RFA-OD-17-002 — Center for Coordination of Analytics, Science, Enhancement, and Logistics (CASEL) in Tobacco Regulatory Science (U54)

Webinar to be held March 27, 2017 from 11:00 am to 12:30 pm Eastern

https://nih.webex.com/nih/onstage/g.php?MTID=e8bae2b713ddf4f20786d6b6512a786da

TRSP CASEL webinar landing page with agenda (not yet live but will be soon)– https://prevention.nih.gov/tobacco-regulatory-science-program/funding-opportunities/webinar-rfa-od-17-002

RFA-OD-17-003 — Tobacco Centers of Regulatory Science for Research Relevant to the Family Smoking Prevention and Tobacco Control Act (U54)

Webinar to be held March 27, 2017 from 3:00 pm to 4:30 pm Eastern

TCORS 2.0 Webinar URL and registration site (live)– https://nih.webex.com/nih/onstage/g.php?MTID=e2c5149f93c60095e82c66f52b701ebaa

TRSP TCORS 2.0 webinar landing page with agenda (not yet live but will be soon)– https://prevention.nih.gov/tobacco-regulatory-science-program/funding-opportunities/webinar-rfa-od-17-003

Tobacco Regulatory Science journal: New Method to Learn What Products are Sold in Vape Shops

A recent paper published in Tobacco Regulatory Science demonstrated the results of a new type of survey, the Vape Shop Standardized Tobacco Assessment for Retail Settings (V-STARS).  This survey was used in New Hampshire vape shop retailers to assess product availability, price promotions, and messaging.

Store audits were conducted in 55 stores between January and February 2016 using the Vape Shop Standardized Tobacco Assessment for Retail Settings (V-STARS). Results: Modifiable devices and cig-alikes were sold in 92.6% and 14.6% of stores, respectively. Cross-product promotions with tobacco products were rare, and messaging promoting e-cigarettes as effective cessation devices was found in 27.3% of all stores. Candy/fruit and menthol e-liquids were most commonly found in stores, and sampling of products was available in 83.6% of stores. Ten (18.2%) stores did not have a minimum age sign posted, and self-service sampling displays were available in about one-fifth of stores.

New issue Tobacco Regulatory Science is now available @ https://tobreg.org

The April-June issue of Tobacco Regulatory Science has now been published (https://tobreg.org).  Topics in this issue include research on flavored tobacco use among youth, analysis of a vape shop assessment instrument, recall of e-cigarette advertising by youth, smokefree policy in public housing, and a variety of other topics relevant to tobacco regulation.  Our website now also includes a forum for discussion of those papers, and other topics.   Check it out!!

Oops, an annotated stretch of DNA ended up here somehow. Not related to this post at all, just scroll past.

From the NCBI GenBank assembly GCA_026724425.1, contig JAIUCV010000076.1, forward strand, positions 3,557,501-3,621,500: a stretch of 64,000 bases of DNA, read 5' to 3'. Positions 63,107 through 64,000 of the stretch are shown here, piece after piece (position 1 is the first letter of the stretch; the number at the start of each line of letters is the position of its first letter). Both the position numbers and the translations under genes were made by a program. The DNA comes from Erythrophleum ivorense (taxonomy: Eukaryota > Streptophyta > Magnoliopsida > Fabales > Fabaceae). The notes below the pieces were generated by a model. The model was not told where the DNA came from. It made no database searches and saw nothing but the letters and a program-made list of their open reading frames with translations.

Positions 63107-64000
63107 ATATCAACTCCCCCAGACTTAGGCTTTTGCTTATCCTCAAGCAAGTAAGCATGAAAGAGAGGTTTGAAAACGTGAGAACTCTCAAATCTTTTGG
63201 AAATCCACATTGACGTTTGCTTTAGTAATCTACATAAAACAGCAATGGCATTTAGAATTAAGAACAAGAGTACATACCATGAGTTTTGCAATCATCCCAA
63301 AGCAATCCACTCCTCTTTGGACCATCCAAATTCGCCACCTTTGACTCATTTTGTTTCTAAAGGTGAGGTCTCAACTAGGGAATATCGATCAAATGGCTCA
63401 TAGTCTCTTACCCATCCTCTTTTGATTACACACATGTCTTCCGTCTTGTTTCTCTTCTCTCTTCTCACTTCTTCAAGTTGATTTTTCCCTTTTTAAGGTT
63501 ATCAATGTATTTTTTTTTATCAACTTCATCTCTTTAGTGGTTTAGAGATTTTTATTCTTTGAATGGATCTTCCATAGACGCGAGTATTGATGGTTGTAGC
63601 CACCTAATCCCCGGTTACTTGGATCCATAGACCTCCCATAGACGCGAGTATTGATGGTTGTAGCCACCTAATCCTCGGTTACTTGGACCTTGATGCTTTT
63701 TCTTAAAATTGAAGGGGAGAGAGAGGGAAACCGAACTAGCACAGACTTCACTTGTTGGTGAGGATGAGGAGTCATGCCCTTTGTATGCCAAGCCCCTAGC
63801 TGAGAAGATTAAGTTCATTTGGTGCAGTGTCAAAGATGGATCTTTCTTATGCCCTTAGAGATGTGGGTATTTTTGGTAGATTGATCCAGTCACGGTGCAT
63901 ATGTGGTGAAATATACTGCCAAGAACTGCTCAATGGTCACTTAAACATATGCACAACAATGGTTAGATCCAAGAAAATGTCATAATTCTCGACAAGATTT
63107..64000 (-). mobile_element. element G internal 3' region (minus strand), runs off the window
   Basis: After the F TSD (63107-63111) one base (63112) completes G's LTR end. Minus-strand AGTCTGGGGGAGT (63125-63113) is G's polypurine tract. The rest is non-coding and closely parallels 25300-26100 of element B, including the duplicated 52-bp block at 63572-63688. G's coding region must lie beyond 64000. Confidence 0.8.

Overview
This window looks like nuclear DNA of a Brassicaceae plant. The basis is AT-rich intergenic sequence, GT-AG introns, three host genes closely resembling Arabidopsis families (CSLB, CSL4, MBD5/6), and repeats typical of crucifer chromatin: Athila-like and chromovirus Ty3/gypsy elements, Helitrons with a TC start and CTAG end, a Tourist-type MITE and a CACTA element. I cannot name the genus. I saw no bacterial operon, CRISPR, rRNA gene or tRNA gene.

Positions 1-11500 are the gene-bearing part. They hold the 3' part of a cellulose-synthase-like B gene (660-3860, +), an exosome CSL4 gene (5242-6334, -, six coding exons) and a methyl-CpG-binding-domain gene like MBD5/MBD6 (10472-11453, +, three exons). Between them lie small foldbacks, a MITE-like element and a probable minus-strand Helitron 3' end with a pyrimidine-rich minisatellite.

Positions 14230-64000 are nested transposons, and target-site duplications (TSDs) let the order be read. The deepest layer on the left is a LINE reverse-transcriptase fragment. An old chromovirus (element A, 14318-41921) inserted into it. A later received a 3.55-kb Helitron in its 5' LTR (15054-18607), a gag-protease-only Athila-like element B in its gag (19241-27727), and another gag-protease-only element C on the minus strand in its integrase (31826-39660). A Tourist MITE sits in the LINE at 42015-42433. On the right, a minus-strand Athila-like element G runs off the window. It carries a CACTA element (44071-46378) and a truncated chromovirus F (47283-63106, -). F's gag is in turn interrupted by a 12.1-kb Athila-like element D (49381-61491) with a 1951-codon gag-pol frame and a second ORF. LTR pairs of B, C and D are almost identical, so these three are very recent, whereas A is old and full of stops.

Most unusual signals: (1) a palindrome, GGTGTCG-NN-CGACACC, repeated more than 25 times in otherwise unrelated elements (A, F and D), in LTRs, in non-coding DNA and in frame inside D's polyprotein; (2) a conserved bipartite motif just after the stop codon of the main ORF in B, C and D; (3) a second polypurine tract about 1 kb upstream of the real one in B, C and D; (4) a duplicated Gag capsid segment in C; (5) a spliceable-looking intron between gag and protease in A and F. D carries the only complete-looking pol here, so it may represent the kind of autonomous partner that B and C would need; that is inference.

Philly Housing Authority’s smoking ban cuts secondhand exposure by half

New in Tobacco Regulatory Science, Volume 3, Number 2, April 2017, pp. 192-203(12): Drs. Kassen et al. report that implementing second-hand smoke policy in multi-family housing units can lead to reduced second-hand smoke exposure. The full abstract is below.

Abstract:
Objectives: Multi-unit housing environments remain significant sources of secondhand smoke (SHS) exposure, especially for vulnerable populations in subsidized housing. In Philadelphia, the largest US housing authority to implement smoke-free policies, we measured baseline resident smoking-related behaviors and attitudes, and longitudinal exposures to airborne nicotine, during policy development and implementation. Methods: In 4 communities, we collected data in 2013, 2014, and 2016, before and after introduction of comprehensive smoke-free policies, interviewing persons in 172 households, and monitoring air-borne nicotine in non-smoking homes and public areas. Average nicotine level differences across years were estimated with multi-level models. Results: Fifty-six percent of respondents smoked. Only 37% of households were smoke- free, with another 41% restricting smoking by area or time of day. The number of locations with detectable nicotine did not differ before and after policy implementation, with approximately 20% of non-smoking homes and 70%-80% of public areas having detectable nicotine. However, public area nicotine levels were lower in 2016, after policy implementation, than in 2013 and 2014 (-0.19 μg/m3, p = .03). Conclusions: Findings suggest that initial policy implementation was associated with reduced SHS exposure in Philadelphia. As HUD strengthens smoke-free policies, SHS monitoring can be useful to educate stakeholders and build support for policy enforcement.

Click here to read the news article.